Defense Media Network

LCS Takes the Point on the “Pacific Pivot”


Courtesy of Surface SITREP.  Republished with the permission of the Surface Navy Association (

(Singapore) — USS Fort Worth (LCS 3) is forward deployed to Singapore where she is operating in support of the U.S. Seventh Fleet. She is the second littoral combat ship to deploy here, with USS Freedom completing a 10 month deployment here in 2013. During the 16-month deployment the Navy will exchange crews on the ship, which is Crew 103 on the day of our visit. The U.S. Navy eventually plans to have four LCS forward deployed to Singapore and operating in the Asia Pacific region.

“Right now we’re configured for the surface warfare mission,” said Cmdr. Michael Desmond, executive officer of LCS Crew 103 on USS Fort Worth. “We have a team of about 19 people who have the ability to conduct a maritime security operations through the use of the two 11-meter RHIBs (rigid hull inflatable boats) that carry approximately 20 to 22 personnel depending on gear load, and can conduct visit, board, search and seizure (VBSS) operations. Those 11-meter RHIBS were involved in the recovery efforts following the Air Asia disaster, which happened before our crew came aboard.   The surface mission package also brings two 30 millimeter cannons which are located on top of the hangar for port and starboard launch. The 30mm guns with the mission package and our 57 millimeter gun work very well. It is a very reliable system. The third element of the mission package is the aviation detachment with the MH-60 Romeo helicopter and the Fire Scout unmanned aerial vehicle. The other two mission packages that could be configured and embarked on LCS – for mine countermeasures and anti-submarine warfare – are being tested right now back in the States. Our crew, Crew 103, conducted the final evaluation and operational testing of the surface warfare mission package about a year ago, so we’re very familiar with this mission.”

Bridge LCS

Lt. j.g. Hasenbank, center, mentors new ensigns as he stands his last officer of the deck watch aboard the littoral combat ship USS Fort Worth (LCS 3) during a Singapore Strait transit. Hasenbank was one of the first assigned ensigns to the LCS program and the first ensign to earn a Surface Warfare Officer pin on an LCS. Currently on a 16-month rotational deployment in support of the Indo-Asia-Pacific-Rebalance, Fort Worth is a fast and agile warship tailor-made to patrol the region’s littorals and work hull-to-hull with partner navies, providing the U.S. 7th Fleet with the flexible capabilities it needs now and in the future. U.S. Navy photo by Lt. James Arterberry

Desmond said Fort Worth also carries an organic boat, a 6-meter RHIB, which is used for man overboard situations or other general purposes.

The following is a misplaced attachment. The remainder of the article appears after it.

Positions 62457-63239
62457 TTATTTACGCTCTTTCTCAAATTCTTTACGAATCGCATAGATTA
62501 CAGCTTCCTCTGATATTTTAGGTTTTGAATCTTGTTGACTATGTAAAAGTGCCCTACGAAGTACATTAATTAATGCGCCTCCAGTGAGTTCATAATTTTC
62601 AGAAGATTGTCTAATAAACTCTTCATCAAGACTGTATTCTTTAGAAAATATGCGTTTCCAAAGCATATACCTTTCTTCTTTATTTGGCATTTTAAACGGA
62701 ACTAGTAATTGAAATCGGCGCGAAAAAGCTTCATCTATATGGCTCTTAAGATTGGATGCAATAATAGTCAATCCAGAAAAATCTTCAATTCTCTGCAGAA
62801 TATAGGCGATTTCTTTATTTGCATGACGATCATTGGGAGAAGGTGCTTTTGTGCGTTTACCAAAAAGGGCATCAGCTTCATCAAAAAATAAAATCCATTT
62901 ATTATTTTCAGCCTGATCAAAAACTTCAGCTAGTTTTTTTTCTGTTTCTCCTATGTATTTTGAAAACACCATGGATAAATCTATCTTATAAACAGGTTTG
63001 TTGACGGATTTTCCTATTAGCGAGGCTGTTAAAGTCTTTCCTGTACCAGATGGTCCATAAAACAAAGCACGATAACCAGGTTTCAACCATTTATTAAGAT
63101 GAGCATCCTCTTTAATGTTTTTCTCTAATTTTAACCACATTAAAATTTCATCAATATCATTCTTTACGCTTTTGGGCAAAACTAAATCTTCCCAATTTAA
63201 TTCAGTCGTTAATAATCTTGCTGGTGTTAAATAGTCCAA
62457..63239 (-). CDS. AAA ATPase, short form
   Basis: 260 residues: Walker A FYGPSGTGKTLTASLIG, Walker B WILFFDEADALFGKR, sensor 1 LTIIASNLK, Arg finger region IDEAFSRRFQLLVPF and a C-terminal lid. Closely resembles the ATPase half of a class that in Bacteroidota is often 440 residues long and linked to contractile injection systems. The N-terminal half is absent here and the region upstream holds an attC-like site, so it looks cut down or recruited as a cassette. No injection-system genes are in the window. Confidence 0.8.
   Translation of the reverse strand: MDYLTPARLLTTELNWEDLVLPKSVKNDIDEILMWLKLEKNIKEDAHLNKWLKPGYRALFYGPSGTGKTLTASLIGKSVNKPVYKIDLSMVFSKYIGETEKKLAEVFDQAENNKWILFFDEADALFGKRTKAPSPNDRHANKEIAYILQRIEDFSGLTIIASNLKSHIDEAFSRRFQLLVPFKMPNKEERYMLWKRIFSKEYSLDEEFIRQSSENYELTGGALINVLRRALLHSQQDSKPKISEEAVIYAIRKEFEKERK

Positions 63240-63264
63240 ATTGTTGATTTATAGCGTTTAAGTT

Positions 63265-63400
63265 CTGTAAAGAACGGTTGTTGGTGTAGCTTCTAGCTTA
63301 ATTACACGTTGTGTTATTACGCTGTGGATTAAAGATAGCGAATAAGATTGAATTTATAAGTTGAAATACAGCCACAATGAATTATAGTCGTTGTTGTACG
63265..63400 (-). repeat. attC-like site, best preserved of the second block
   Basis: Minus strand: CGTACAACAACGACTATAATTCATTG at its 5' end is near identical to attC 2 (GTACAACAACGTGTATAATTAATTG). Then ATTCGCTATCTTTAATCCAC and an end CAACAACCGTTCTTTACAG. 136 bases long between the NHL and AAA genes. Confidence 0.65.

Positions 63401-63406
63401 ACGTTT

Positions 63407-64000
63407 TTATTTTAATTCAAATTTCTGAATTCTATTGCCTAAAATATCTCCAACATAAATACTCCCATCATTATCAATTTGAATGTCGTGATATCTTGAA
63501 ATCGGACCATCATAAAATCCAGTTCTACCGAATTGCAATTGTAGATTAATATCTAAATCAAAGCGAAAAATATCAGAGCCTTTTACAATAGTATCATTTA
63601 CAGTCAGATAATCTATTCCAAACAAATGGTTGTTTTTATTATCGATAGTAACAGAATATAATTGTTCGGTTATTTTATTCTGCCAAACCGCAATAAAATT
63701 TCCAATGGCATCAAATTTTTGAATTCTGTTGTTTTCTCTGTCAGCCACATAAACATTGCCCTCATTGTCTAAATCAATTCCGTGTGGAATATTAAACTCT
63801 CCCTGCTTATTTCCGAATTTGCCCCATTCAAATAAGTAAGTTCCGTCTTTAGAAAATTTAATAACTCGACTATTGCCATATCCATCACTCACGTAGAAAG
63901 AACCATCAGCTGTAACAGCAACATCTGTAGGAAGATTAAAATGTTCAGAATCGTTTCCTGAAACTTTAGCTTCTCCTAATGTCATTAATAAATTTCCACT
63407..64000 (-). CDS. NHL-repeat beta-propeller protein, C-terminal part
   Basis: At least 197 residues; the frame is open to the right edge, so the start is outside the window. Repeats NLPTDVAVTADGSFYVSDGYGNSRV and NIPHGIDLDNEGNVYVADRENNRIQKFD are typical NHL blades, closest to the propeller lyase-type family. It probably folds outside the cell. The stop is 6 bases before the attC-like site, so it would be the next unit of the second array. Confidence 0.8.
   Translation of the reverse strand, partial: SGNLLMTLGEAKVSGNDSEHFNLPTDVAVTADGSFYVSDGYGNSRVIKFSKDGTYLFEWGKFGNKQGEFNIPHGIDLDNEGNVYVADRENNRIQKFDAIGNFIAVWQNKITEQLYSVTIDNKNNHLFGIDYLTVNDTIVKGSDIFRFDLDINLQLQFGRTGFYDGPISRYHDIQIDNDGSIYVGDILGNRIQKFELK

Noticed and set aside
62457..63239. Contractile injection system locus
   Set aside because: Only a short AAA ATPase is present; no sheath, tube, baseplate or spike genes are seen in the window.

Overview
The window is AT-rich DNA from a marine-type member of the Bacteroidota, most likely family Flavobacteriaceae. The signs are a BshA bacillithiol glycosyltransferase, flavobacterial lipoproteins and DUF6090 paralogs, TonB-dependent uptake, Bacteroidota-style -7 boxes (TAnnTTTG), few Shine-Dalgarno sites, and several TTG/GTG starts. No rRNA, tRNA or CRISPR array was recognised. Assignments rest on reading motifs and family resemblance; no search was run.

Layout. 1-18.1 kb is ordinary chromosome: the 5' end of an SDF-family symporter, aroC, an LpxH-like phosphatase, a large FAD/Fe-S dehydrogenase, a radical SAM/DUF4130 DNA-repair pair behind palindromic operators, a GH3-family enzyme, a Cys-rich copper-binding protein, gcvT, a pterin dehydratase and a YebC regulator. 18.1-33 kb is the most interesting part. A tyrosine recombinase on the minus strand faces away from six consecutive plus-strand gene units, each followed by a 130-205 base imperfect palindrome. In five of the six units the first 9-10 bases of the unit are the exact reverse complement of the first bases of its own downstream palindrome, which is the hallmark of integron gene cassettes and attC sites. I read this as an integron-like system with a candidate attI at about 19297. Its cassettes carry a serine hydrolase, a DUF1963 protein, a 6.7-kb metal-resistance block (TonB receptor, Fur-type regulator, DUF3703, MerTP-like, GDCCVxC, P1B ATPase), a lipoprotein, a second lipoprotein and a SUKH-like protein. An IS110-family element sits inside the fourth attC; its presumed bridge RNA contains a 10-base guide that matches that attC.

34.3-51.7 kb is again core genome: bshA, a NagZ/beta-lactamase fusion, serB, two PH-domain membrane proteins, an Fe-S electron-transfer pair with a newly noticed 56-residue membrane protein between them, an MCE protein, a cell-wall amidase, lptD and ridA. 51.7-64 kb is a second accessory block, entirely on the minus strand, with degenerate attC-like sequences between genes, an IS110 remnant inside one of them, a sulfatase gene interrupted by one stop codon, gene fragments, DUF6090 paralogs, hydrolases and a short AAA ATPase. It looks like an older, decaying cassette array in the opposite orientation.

Below the flight deck is the “waterborne mission zone,” with large stern doors that open to enable launch and recovery of the 11-meter RHIB. There’s also a side door on the starboard side. These doors enable LCS to operate its offboard surface and underwater systems. The mission modules are kept in the “reconfigurable space,” which is separated from the waterborne mission zone by watertight doors that are normally kept in the closed position. Equipment can be moved using the overhead launch handling and recovery system (LHRS) crane.

“The core crew was always advertised as 40 people,” Desmond said. “But after trial and error, the LCS program decided we needed to have some plus ups in some areas that might have been lacking to help out with that fatigue issue. We had a 3-section watch for quite a while, but we’ve recently gone to a 4-section watch.”

“To launch one of the RHIBs, the stern doors will open, and once we’ve achieved all the deployment parameters in terms of ship speed, steerable water jet configuration, going into the wind, and contact picture, we will open the stern doors, hydraulically lower the ramp, release the securing mechanism, and the boat will slide down the ramp with gravity into the water,” Desmond said.

Freedom has a steel ramp, permitting the boat to be kept in a ready-to-launch status on the ramp. On Fort Worth, the ramp is made of lighter aluminum, so the boat can’t be stored on the ramp. The advantage to the aluminum is that it doesn’t corrode in sea water the way steel does.


The littoral combat ship USS Fort Worth (LCS 3) conducts patrols in international waters of the South China Sea near the Spratly Islands as the People’s Liberation Army-Navy [PLA(N)] guided-missile frigate Yancheng (FFG 546) transits close behind. U.S. Navy photo by Mass Communication Specialist 2nd Class Conor Minto

According to Desmond, everyone on board is first aid qualified, but the crew has an independent duty corpsman – a chief petty officer. “She basically runs all medical operations for the ship.”

“We have two repair lockers onboard. We don’t actually go straight to general quarters. If we’re in condition 2, and something happens, let’s say flooding or fire on the ship, we don’t call away general quarters, because we don’t want to disrupt the situational awareness that that watch team has built up,” Desmond said. “With a condition 2 damage control option, we’ll have a casualty control officer stationed in DC central and can man up the repair lockers with what the crew refers to as ‘general quarters lite.’”

To deal with a fire, such as a fuel oil fire in a main engineering space, a water-mist system activates and smother the fire with cool water mist. There is also AFFF (aqueous film-forming foam).

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Capt. Edward H. Lundquist, U.S. Navy (Ret.) is a senior-level communications professional with more than...